I view Rans’ newest aircraft as a benchmark design for the airplane company based in Hays, Kansas, more than 100 miles northwest of another aviation hub known as Wichita. Rans started 31 years ago with a little single seat ultralight called Coyote. Company designer Randy Schlitter shows marketing savvy using both numbers and names for his models — they help people remember — so it was another benchmark of sorts when he hit 20, and that would be for the S-20 Raven. His designs don’t plod along with incremental changes. For example, his S-11 (never produced) was quite a radical departure and the S-19 Venterra that preceded the S-20 Raven was an all-metal low wing design. Raven isn’t anything like S-19 but it is a great deal like two other airplanes in the bulging portfolio of creations from Randy. You might think of it as a merging of two of the most successful models ever made by Rans.
“The S-20 is the best of two great planes that have been in production at Rans since the ’80s,” reported the company. “We created a new fuselage and took the wings, tail, fuel system, and aero servo ailerons from the S-7S Courier, and engine system, control sticks, flap lever, rudder pedals, seats, and instrument panel from the Coyote II S-6S. The intent was to answer the many requests for a side by side bush plane, equal to or beyond the Courier.” Coyote is a model series derived from that original single seat Coyote leading to a two side-by-side design. As you can tell from the S-6S suffix — it’s one of several such model definitions — Coyote II (for two place) has has sold thousands for Rans, resulting in variation upon variation. The aircraft is available as a kit, as an SLSA, and therefore can be sold as an ELSA. Randy believes that S-20 really delivers what people were seeking. He said the S-7 is “roomy, easy to get in and out of, solid feeling, tough enough to do bush flying or on floats, and generally has the size that our customers want.” Indeed, Raven fits customers well with its 46.5-inch cabin width and the huge 50-inch long doors that make entry so easy. These were used on the Courier due to the tandem seating (it greatly helps entry to and exit from that model) but wide access is also easier to load S-20’s ample 21 cubic foot, 80-pound baggage area.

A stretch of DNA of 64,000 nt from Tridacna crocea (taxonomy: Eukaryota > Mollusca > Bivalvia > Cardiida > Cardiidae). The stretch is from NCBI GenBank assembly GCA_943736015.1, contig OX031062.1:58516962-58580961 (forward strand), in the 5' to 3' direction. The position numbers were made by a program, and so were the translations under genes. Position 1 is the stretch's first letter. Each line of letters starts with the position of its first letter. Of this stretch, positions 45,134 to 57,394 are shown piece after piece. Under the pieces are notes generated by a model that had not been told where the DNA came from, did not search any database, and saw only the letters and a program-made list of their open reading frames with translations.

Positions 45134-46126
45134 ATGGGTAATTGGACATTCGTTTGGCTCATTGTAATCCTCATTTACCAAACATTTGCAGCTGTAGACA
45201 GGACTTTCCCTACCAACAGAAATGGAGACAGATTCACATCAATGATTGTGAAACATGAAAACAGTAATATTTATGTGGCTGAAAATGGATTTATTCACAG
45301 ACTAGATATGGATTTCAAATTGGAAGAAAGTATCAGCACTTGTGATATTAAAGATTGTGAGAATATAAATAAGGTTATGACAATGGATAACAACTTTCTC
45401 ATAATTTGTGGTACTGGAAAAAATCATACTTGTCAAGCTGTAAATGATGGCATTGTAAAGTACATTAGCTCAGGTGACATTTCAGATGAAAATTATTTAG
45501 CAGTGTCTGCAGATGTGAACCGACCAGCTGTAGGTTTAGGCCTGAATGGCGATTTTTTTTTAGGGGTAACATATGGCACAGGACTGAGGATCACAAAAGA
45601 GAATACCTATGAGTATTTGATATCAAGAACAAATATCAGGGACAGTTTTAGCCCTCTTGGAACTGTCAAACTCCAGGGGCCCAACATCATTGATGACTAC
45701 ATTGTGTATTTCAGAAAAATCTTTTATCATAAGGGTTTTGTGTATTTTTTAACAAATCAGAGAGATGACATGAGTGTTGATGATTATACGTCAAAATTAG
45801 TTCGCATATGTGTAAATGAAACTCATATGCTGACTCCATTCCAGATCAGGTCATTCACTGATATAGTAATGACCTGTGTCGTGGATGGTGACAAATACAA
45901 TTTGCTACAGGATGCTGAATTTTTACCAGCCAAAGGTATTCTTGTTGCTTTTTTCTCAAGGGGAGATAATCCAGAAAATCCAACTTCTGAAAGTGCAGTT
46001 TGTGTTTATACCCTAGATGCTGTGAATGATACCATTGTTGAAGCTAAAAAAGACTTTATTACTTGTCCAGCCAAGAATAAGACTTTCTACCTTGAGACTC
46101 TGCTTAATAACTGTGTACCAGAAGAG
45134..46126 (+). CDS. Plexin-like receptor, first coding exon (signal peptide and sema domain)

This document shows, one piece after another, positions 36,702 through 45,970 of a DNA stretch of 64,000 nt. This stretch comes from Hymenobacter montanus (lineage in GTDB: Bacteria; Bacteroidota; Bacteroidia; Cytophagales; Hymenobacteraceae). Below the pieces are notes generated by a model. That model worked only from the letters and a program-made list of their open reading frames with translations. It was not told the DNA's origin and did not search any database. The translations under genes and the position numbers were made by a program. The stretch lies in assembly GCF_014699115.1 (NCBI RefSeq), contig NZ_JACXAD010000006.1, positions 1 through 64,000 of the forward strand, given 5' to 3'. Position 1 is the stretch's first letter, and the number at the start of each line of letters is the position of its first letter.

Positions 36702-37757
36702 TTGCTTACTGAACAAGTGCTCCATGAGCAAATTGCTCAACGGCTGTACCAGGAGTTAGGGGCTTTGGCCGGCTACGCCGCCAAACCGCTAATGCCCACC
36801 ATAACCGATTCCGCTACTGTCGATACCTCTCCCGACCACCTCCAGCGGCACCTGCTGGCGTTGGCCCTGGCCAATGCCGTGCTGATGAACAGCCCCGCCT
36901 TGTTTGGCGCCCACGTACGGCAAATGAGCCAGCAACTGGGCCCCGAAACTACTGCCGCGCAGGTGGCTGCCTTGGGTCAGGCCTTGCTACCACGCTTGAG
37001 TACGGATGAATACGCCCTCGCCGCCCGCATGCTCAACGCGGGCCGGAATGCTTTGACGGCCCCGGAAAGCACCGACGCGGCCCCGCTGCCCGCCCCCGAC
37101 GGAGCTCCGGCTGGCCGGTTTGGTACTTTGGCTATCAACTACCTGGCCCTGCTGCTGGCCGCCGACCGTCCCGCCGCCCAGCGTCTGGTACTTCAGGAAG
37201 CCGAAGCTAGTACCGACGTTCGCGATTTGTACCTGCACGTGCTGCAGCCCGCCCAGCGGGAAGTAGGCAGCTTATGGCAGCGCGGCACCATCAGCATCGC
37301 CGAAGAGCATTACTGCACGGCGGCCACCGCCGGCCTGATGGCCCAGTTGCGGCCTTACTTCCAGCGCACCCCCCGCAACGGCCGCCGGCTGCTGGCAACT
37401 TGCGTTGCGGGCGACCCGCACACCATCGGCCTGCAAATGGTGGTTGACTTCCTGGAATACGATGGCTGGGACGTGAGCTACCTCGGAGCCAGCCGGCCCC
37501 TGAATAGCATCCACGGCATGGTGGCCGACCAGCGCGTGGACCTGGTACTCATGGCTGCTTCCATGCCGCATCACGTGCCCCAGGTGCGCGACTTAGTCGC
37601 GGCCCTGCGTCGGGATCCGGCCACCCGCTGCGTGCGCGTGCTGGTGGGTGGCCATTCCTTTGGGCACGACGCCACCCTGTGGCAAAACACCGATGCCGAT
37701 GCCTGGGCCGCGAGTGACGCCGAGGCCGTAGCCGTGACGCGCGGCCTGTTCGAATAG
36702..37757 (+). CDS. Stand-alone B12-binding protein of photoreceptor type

After it first took to the air in December of 2013, impressions of the newest Rans airplane began flowing. “Flight testing shows a faster cruise and slower stall by a couple of knots. The clean aerodynamics of the engine cooling system and less wetted area of the fuselage are the reason for increased performance. Even the glide ratio has improved, at a solid 9.4 to 1,” reported Rans. Even though Raven is wider than the lean, tandem S-7 Courier, the new model has an edge. Company reps continued, adding that handling is crisp with light controls that are well balanced. “Flying a slow approach into a short mountain strip will present little challenge,” noted Rans. “Equipped with large bush tires and vortex generators will increase the Raven’s back country utility.” With wings from the S-7 Courier that is such a sweet flying aircraft, I wondered how people are perceiving the differences. Randy explained that while Raven is indeed similar, “Raven is evolving its own personality. The fuselage differences mean the occupants experience it in another way, but they see S-20 as a smooth, quiet, ‘Cadillac’ ride.” Raven is comfortable for its occupants thanks to upholstered seats with five-inch fore and aft adjustment that be changed in-flight. Pilots may also enjoy three seat-back recline settings.
Over the years I’ve had the pleasure to fly nearly every one of Rans’ designs. While each has a separate flight mission, all exhibit crisp handling that most pilot will like. One I did not fly for many years was the S-7 Courier, because I thought it would fly like a Cub. I could not have been more wrong and after I finally went aloft in the tandem, I saw the appeal and think it is my favorite among the many designs the company has marketed (pilot report). Combining the side-by-side seating that more pilots like — because you can see and communicate with your passenger — with the delightful flight qualities of the Courier suggests the Raven could be THE ONE … the airplane in Rans’ fleet that could appeal to the most pilots which in turn forecasts that it might become their best seller. Those of you headed to Sun ‘n Fun will be able to see the new model, looking shiny and finely finished as all the Rans factory aircraft do. You might want to get your name on their demo flight list early as it’s my guess that this will be a popular request.